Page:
Women are the future of welding.
This is according to Aubrey Greene, president and founder of Rig Fab Energy Services. He’s also the founder and CEO of the Bridge the Gap Foundation, a nonprofit organization that focuses on helping veterans and individuals from disadvantaged communities acquire the skills and training they need to be successful.
It’s not the first time women have been needed to close the skills gap in welding.
During World War II, women entered the American workforce in droves out of necessity and patriotism. Two years after the attack on Pearl Harbor 19,170,000 women were part of the civilian workforce, making up approximately 36% of the total national workforce. A portion of those women worked as welders. As the war effort rolled on at home, more women found themselves working on larger and more complex projects such as tanks, B-29 bombers, and ships. After the war ended in 1945, most of these women returned to their homes as full time mothers and wives, and the returning soldiers took their places in the workforce.
With over 20 years in the industry, Greene is an AWS Certified Welding Inspector (CWI), AWS Certified Welding Educator (CWE), and a Nuclear Quality Assurance (NQA-1) Lead Nuclear Auditor. His company, Rig Fab, provides, educates, trains, certifies and helps with employee placement int he welding field.
Greene says skilled welders are needed and women are critical in closing the skills gap.
The U.S. Bureau of Labor Statistics reports the employment of welders and similar professions is on pace to grow by about 6% by 2026. However, there is a component of the workforce aging out, and as more projects are created — like the Suncoast Parkway — the need for skilled workers is high. Unfortunately, a number of factors have created a skills gap in the welding industry.
It’s the skills gap Greene is working to remedy. For several decades, high school students were encouraged to pursue academic college instead of a trade. Smaller numbers of people learned to be welders, plumbers, electricians, and mechanics. According to the US Census Bureau, all Baby Boomers will be aged 65 or older by 2030. This, says Greene, is where the participation of women in the workforce will be critical. Social stigmas that discouraged women from entering into traditionally male jobs such as welding are disappearing.
Greene recently administered AWS certification tests to six second semester welding students at Withlacoochee Technical College. Andy Bernhardt, Emaly Ferreira, Joseph Milone, Colby Montealegre, Dylan Yeazel, and Bradley Walker were testing their abilities to deposit a proper weld in multiple positions, including vertical and overhead.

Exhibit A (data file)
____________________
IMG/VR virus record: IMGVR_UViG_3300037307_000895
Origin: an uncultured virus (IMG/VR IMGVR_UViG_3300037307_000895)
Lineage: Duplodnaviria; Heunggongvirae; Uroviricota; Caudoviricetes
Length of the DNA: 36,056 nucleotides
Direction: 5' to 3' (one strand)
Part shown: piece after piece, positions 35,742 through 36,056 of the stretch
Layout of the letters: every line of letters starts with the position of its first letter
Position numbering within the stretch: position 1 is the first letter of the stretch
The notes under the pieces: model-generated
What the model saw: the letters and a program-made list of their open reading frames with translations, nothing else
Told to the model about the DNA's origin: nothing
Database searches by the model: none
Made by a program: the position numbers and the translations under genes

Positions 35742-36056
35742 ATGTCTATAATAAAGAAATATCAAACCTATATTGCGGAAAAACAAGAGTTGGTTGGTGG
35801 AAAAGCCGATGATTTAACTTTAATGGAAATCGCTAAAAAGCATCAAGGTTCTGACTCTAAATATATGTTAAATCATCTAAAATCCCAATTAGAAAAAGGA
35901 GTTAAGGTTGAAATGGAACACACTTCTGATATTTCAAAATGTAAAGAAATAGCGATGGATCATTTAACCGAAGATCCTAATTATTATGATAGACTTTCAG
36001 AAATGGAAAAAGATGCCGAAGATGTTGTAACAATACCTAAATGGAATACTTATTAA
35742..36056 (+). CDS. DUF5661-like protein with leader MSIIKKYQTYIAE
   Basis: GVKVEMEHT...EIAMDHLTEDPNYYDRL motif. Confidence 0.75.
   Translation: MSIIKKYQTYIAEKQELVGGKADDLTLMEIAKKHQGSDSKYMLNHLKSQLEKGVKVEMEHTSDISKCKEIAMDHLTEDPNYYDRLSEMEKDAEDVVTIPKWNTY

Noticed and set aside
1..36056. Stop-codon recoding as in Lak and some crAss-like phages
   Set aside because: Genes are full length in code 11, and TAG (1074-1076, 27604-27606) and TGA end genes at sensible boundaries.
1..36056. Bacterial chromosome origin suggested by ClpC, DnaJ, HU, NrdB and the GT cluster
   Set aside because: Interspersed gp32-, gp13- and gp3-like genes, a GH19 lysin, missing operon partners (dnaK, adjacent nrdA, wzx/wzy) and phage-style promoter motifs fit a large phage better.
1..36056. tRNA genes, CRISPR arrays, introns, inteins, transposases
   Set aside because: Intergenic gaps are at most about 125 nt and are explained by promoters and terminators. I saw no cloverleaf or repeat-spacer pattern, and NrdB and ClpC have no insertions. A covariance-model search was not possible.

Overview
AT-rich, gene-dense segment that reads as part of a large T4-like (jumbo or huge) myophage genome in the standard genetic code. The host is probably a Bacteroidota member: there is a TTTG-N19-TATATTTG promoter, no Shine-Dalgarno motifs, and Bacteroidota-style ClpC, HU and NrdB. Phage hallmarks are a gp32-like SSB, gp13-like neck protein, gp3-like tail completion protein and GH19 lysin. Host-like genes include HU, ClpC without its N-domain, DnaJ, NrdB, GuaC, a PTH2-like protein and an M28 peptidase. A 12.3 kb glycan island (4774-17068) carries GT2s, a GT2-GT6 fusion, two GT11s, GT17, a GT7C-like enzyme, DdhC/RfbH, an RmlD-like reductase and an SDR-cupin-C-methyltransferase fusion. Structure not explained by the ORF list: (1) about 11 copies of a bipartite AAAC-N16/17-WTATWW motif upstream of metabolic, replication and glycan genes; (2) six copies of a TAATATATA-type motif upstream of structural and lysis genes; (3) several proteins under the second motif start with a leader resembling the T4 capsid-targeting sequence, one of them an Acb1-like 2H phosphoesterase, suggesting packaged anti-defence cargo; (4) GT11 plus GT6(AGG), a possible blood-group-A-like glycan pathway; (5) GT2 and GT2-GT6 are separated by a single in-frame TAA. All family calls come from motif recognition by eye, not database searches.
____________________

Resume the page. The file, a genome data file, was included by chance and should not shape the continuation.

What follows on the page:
“It’s important to credential these students’ skills, because it is proof of what they can do,” Greene said. "AWS certification is portable, meaning it travels with the student, and is a benchmark of quality that employers can rely upon when hiring an employee."
There is more to success as a welder than the technical skill of joining metal together.
“Soft skills are essential to success,” Greene said.
WTC Welding Instructors David Sobol and J. Shilling concur. In the program, students are taught not only welding and the properties of metal and estimating materials for jobs, but also the importance of being timely, conflict resolution, getting along with co-workers and supervisors, and problem-solving skills. The students also work on fabrication projects that challenge their critical thinking skills.
Shilling finds his students’ biggest challenge is overthinking.
“Students can sometimes overthink a process,” Shilling said. “They’ll over complicate the situation when they are performing in front of someone else when they’d otherwise do well.”
According to Greene, an entry level structural welder can expect to earn $21 to $32 per hour, depending where they work. Tuition rates for trade schools generally are more affordable than traditional academic colleges. Graduates usually leave their programs with no debt owed to their schools, which means they can start earning and not have to worry about repaying student loans.
Greene says welding is a challenging trade. It can be hot, difficult, and even dangerous work. Welders may need to travel or leave home and family for extended periods of time while working. The work requires a certain level of physical ability, as job tasks require extended periods of standing, squatting, or even lying down in enclosed spaces.
The trade off?
Job security and a marketable trade.
And those students who were testing? All six passed.
Jeane DeFelice is the Career and Media Specialist at Withlacoochee Technical College.